Welcome to my Blog

It mostly covers my work as UNISON Scotland's Head of Policy and Public Affairs although views are my own. For full coverage of UNISON Scotland's policy and campaigns please visit our web site. You can also follow me on Twitter. I hope you find this blog interesting and I would welcome your comments.

Wednesday, 27 August 2014

Big challenges highlighted in latest NHS statistics

There are some mixed messages in the latest batch of NHS Scotland statistics. Workforce numbers are up last year, although still less than before the crash and vacancies are high. Some health boards are struggling to meet waiting time targets and most missed the four hour A&E wait target. Perhaps most challenging is increased bed blocking.

The workforce statistics show that the total number of NHS Scotland staff in post increased last year with 135,881 whole time equivalent (WTE) and 159,058 headcount on 3 June 2014. The annual increase in staff of 1.9% WTE is mainly due to increases in nursing and midwifery (1,309.6 WTE), administrative services (345.5 WTE), medical (286.2 WTE) and allied health professions (226.4 WTE).

Welcome though this year’s increase is, it’s worth remembering that the highpoint for NHS staff in Scotland was September 2010 when the WTE was 135,964. When the council staff transferred into NHS Highland are taken into account, the NHS is still around 1000 staff down since the financial crash.

In addition, the total number of vacancies remains high. Consultants 346.7 WTE, a rate of 6.9%; Nursing and midwifery 1,865.3 WTE, a rate of 3.1%; Allied health professions 481.2 WTE, a rate of 4.1%. The Health Secretary argues that this is a mixture of hard to fill specialists and increasing staff numbers. Others suspect that some health boards are balancing their books by deliberately not filling vacancies.

The statistics on waiting times and bed blocking highlight significant regional variations. Grampian, Lothian and Forth Valley missed a target to treat the majority of people within 18 weeks. Only two health boards managed to treat most patients in A&E departments within four hours. Five health boards missed an interim target to treat 19 out of 20 patients within that time frame. Only five of the 14 health boards have achieved the 26 week waiting time for treating children and young people who need care for mental health problems.

175 patients remained in hospital six weeks after being fit enough to be discharged. The main reason given was the lack of a place in a care home. The target is that no patient should be delayed in hospital for more than four weeks and that will fall to two weeks by April next year. 518 patients are waiting more than two weeks at present. In total, nearly 900 patients are in hospital when they have been assessed as ready for discharge - the equivalent of Scotland’s largest hospital.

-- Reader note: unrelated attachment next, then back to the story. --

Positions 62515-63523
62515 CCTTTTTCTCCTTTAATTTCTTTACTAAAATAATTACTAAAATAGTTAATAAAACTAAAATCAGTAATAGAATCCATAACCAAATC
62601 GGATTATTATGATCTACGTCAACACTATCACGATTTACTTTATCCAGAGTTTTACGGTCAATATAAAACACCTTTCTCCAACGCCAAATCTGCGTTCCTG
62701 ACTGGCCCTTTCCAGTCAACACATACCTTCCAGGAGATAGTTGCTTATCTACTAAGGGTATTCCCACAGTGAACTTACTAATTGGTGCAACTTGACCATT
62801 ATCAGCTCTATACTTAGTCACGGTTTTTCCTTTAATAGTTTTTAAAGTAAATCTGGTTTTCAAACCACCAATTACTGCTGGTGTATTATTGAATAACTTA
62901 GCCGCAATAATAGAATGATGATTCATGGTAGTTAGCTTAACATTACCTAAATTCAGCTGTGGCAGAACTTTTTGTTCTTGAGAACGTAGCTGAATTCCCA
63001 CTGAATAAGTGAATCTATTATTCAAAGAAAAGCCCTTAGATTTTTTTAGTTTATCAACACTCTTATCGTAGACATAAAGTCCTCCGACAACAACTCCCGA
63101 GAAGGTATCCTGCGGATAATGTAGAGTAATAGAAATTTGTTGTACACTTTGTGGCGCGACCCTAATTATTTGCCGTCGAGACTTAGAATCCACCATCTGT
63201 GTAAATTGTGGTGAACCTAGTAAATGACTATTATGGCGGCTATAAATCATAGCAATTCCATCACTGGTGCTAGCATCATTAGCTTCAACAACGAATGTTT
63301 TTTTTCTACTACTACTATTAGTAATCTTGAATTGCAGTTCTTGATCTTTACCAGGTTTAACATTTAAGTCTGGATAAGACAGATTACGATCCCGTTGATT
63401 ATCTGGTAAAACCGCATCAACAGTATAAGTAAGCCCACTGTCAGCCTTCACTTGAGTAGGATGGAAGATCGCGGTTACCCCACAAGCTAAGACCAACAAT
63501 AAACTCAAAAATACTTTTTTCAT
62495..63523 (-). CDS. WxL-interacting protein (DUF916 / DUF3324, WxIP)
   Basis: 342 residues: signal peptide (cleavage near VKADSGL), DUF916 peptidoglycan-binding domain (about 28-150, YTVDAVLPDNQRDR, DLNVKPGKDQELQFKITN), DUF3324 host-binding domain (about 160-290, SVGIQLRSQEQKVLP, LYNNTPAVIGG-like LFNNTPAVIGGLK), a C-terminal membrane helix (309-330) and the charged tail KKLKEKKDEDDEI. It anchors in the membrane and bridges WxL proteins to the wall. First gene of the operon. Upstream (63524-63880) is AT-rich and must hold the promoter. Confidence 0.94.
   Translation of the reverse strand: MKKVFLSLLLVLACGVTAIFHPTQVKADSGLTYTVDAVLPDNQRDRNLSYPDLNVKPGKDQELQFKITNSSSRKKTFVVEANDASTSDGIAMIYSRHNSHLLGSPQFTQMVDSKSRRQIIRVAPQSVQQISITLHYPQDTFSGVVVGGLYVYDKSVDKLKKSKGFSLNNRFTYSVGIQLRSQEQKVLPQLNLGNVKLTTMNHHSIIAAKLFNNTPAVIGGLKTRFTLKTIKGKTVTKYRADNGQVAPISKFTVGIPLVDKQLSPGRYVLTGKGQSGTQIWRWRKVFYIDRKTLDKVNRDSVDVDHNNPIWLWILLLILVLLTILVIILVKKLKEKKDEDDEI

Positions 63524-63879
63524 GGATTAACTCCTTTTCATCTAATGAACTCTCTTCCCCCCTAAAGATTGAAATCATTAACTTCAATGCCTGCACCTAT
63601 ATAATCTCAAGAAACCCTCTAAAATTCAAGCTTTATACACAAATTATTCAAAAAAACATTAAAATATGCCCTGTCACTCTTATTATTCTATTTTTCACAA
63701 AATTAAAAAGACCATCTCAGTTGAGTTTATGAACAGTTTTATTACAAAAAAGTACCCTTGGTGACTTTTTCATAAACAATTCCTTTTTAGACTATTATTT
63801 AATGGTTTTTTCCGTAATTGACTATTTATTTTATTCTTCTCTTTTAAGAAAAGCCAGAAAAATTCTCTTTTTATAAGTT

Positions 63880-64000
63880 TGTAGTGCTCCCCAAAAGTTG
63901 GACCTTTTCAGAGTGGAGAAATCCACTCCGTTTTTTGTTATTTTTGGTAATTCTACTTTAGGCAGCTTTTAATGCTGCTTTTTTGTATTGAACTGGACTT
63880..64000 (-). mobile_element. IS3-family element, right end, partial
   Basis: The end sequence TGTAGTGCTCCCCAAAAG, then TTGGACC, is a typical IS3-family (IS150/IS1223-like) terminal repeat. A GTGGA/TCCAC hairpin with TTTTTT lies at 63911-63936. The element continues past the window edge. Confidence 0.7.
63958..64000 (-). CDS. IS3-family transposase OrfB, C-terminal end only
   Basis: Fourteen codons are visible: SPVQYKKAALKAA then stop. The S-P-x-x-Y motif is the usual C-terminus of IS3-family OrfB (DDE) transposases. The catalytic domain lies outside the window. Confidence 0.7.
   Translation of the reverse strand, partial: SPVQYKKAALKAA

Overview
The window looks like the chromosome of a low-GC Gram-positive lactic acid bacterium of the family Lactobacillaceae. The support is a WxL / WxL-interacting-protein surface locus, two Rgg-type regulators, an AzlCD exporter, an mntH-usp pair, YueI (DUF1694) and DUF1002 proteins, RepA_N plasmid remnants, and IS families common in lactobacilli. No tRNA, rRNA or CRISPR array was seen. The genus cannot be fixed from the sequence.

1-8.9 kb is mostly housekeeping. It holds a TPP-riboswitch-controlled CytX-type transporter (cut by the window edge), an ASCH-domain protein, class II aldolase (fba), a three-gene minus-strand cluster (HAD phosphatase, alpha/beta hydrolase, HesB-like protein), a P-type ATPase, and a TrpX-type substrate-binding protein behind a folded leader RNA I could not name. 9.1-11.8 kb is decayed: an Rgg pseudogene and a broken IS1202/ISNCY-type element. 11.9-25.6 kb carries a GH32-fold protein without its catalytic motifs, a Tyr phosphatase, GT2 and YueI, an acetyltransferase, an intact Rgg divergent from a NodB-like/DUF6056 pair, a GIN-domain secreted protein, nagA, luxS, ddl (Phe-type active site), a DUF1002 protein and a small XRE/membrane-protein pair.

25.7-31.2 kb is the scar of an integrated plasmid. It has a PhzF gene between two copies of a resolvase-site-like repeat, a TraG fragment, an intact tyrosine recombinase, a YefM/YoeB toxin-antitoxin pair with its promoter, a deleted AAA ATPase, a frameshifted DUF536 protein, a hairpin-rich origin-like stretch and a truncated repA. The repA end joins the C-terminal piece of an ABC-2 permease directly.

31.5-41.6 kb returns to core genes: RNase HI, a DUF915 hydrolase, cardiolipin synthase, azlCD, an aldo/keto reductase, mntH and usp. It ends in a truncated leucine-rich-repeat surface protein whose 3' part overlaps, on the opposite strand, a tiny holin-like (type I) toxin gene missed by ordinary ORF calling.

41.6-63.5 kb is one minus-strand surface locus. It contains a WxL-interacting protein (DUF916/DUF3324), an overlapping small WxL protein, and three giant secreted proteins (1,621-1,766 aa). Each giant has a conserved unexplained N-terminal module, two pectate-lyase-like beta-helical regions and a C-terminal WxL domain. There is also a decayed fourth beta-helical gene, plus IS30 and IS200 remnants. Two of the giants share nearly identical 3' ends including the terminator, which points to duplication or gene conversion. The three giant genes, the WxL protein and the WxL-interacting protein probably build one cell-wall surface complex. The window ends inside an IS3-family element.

All these numbers have increased over the last year and exclude the 300+ patients classified as Code 9, which means there is an approved cause for their delayed discharge. Interestingly, there are significant regional differences as the chart below highlights. This will be a key challenge for the new integration boards.

Cross posted at SHA Scotland

 

Cleaners are Worth It

Cleaners are the neglected workers that most of us take for granted. They often begin their shift before or after most of us, but their job is vital to a healthy workplace and in some settings, critical to preventing the spread of infection.

UNISON Scotland has been surveying cleaning staff in areas where we organise to get a picture of how they are faring in the era of cuts and austerity. The report we published, 'Dishing the Dirt' paints a picture of a workforce largely, but far from exclusively, female, mostly part time, and trying simultaneously to deal with an increase workload and wages that don’t go as far as they used to.

A particular impact of the austerity cuts is that standards of cleanliness are declining. Across a range of environments there are complaints of either a lack of cleaning material or of switching to cheaper, less effective cleaning materials. As one NHS cleaner put it:

“Some of our cleaning products have stopped being supplied due to cut backs. We are told to use cold water or hot water with no product added. Hoovers fall apart and are held together with tape.” 

Another concern was work intensification. This usually takes the form of increasing the area to be cleaned without any expansion of working time. The result is that areas are not cleaned to either the standards that cleaners are happy with or that the public should be able to expect. As one school cleaner put it:

“Not enough time for size of area to clean. Was six hours per day between two people, now only me on three hours per day. Raised concerns to supervisor but told just to use initiative and clean what looks dirty. Not constructive answer and adds pressure to daily tasks. I never feel area is clean enough for purpose because of lack of hours”